Ryan Smith spends his days making vehicles look amazing.
Smith owns Pro Auto Spa, a salon where he and his crew polish and perfect customers’ vehicles.
Smith’s skill and attention to detail earned him a trip to Seattle’s Museum of Flight to work on iconic aircraft including the original Air Force One.
He spent the week of July 7-13 cleaning and polishing the aircraft that transported presidents Dwight Eisenhower, John F. Kennedy and Richard Nixon and international leaders including former Soviet Premier Nikita Khrushchev.
“We wiped down and cleaned the whole thing,” Smith said. “On the engines, we polished the metal to make it bright and shiny.”
Each member of the 55-person team had a specific assignment. Smith’s was to detail part of the wide blue swath that runs the length of the white aircraft.
He also worked on a B-29 Superfortress that served during World War II.
“I was personally polishing one of the bomb bay doors on the B-29, and I kept reflecting on how someone opened a bomb bay door like this one to end a war,” he said. “It was a complete honor to work on something like that.”
A highlight of the trip was meeting 97-year-old veteran Dick Nelms, who flew 35 missions over Germany and occupied Europe and earned the Distinguished Flying Cross.
Smith was chosen for the team through his membership in the Detailer’s Network, a professional detailers group that has been maintaining the aircraft since 2003. Smith joined the group last year and attended training in California.
Not all members get picked to do the annual detail work on the aircraft.
“If you participate and are involved with the group, you’re potentially selected,” Smith said. “I was lucky enough to be selected.”
Back in Colorado Springs, Smith applies his detailing skills to make customers’ vehicles look brand new.
Smith and his crew perform paintless dent removal, hail damage repair, wheel repair, scratch removal, headlight restoration, ceramic coatings, window tinting and other exterior and interior detailing services.
The business dates back to 1998, when Smith founded Ding Magic in California.
“I started detailing in 1995,” Smith said. “I was going to college at the time and ended up buying a business.”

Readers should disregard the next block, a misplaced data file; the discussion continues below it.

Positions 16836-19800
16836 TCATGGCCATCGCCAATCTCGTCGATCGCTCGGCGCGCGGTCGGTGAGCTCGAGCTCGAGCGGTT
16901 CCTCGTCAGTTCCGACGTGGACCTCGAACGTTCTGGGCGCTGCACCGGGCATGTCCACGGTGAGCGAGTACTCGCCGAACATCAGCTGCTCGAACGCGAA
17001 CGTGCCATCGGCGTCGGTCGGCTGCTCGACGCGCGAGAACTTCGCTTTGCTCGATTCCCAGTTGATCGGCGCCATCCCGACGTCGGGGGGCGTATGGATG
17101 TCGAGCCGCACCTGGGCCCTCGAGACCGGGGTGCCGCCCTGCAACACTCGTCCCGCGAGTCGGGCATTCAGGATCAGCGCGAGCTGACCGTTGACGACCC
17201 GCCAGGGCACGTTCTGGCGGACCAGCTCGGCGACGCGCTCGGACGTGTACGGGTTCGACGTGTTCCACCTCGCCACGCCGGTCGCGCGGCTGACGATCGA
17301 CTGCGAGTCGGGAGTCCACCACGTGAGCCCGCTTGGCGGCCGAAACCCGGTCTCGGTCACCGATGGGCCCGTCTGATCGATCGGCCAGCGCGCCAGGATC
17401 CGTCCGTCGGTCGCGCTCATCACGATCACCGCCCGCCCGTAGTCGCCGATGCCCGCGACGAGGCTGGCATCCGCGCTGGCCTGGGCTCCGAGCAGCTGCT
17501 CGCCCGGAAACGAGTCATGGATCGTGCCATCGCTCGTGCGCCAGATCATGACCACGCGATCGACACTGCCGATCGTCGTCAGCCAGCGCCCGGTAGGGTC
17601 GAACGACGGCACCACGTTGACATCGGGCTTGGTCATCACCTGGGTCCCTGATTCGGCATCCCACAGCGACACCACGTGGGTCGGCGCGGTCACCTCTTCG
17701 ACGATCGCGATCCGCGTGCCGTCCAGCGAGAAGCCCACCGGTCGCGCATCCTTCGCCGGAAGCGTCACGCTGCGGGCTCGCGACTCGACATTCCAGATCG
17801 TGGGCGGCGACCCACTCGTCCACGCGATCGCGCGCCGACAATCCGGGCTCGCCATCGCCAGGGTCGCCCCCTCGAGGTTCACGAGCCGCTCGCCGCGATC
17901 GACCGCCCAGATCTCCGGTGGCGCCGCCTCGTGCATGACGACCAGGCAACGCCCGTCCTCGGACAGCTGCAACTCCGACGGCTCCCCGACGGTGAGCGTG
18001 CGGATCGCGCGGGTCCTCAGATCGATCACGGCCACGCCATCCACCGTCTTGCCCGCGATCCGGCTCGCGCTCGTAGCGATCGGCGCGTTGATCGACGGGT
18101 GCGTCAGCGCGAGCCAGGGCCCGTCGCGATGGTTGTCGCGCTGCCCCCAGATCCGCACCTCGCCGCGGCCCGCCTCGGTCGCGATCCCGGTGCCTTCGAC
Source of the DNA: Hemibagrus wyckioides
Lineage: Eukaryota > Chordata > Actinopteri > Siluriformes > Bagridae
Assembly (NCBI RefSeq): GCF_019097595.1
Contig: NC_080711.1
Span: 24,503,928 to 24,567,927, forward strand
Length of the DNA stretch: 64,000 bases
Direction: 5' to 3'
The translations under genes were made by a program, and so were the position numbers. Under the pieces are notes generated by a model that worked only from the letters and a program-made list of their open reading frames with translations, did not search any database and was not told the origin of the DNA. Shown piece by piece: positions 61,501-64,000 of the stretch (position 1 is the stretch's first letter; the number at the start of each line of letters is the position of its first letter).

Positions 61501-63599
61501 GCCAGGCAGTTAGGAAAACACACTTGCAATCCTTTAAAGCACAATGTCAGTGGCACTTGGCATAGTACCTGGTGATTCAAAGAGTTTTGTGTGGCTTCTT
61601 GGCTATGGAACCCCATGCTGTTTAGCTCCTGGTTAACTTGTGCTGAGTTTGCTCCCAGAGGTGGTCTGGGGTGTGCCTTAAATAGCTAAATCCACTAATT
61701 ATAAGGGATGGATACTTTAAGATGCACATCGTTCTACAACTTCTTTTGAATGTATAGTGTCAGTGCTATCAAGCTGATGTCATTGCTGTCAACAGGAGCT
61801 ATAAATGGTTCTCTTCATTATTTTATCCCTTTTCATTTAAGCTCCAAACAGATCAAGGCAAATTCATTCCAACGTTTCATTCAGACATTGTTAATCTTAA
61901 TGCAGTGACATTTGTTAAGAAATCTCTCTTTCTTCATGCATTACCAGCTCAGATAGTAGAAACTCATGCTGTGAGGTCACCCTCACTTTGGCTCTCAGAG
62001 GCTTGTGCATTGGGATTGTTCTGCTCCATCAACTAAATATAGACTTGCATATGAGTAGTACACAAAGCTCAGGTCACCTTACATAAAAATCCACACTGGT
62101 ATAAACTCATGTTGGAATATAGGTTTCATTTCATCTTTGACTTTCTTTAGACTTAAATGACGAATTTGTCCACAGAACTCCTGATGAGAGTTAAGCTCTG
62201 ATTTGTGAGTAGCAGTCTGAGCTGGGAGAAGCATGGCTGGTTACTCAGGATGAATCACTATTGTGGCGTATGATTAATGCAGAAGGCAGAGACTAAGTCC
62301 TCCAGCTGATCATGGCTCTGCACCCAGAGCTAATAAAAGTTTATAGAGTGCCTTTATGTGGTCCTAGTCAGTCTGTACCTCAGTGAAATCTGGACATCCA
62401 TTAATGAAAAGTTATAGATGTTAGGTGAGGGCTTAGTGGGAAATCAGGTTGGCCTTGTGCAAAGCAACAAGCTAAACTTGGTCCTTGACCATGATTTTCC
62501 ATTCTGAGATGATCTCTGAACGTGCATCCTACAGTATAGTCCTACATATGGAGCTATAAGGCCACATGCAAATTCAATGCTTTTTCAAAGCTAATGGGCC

In 1997, he trained in paintless dent repair, then sold the detailing business and expanded his skills and services.
After moving to Colorado in 2012, he opened his first brick-and-mortar shop; previously, he’d been working out of his truck.
“One night, it hailed on our house,” he said. “We opened a little shop in the north part of town. We grew from there. My vision was to make it where you don’t have to go to different places” for a complete menu of vehicle appearance services.
After an interim move to a bigger shop, Smith relocated in October 2018 to a 45,000-square-foot facility off Garden of the Gods Road and changed the name to Pro Auto Spa.
“It didn’t really take off until we opened the shop,” Smith said. “We had one or two technicians, and then it doubled.”
After the shop’s first move, Smith was hired by Enterprise Rent-A-Car to detail its fleet. Then the business exploded.
“We do work for dealerships and body shops, and regular retail customers that bring their cars in every so often,” he said.
Smith’s wife and partner Joanna manages front-office work including estimating, bids, data input and dealing with customers and accounts. They have made a point of hiring women when possible, including the company’s general manager and detailing supervisor.
Smith said that, although he was studying for a business degree when he started his first business, he’s never taken a management course but has learned on the job.
“I read a lot of books on how to lead,” he said.
He’s found that the key to running his business is “surrounding yourself with good people and always working with people smarter than you are. I can teach people, and they can teach me.”
Smith still espouses the motto his father told him when he loaned the young man money to open his first business: Always be above board.
“Sometimes it costs to make things right, but honesty and integrity are important to us,” he said.
In the near future, Smith plans to host car shows in the large lot that surrounds his workshop, to bring in food trucks on Fridays and to offer free classes on detailing.
One hint he passes along: “Put a piece of Scotch tape on as soon as you get a rock chip. Moisture can get into the crack. Cover it to prevent that from getting inside.”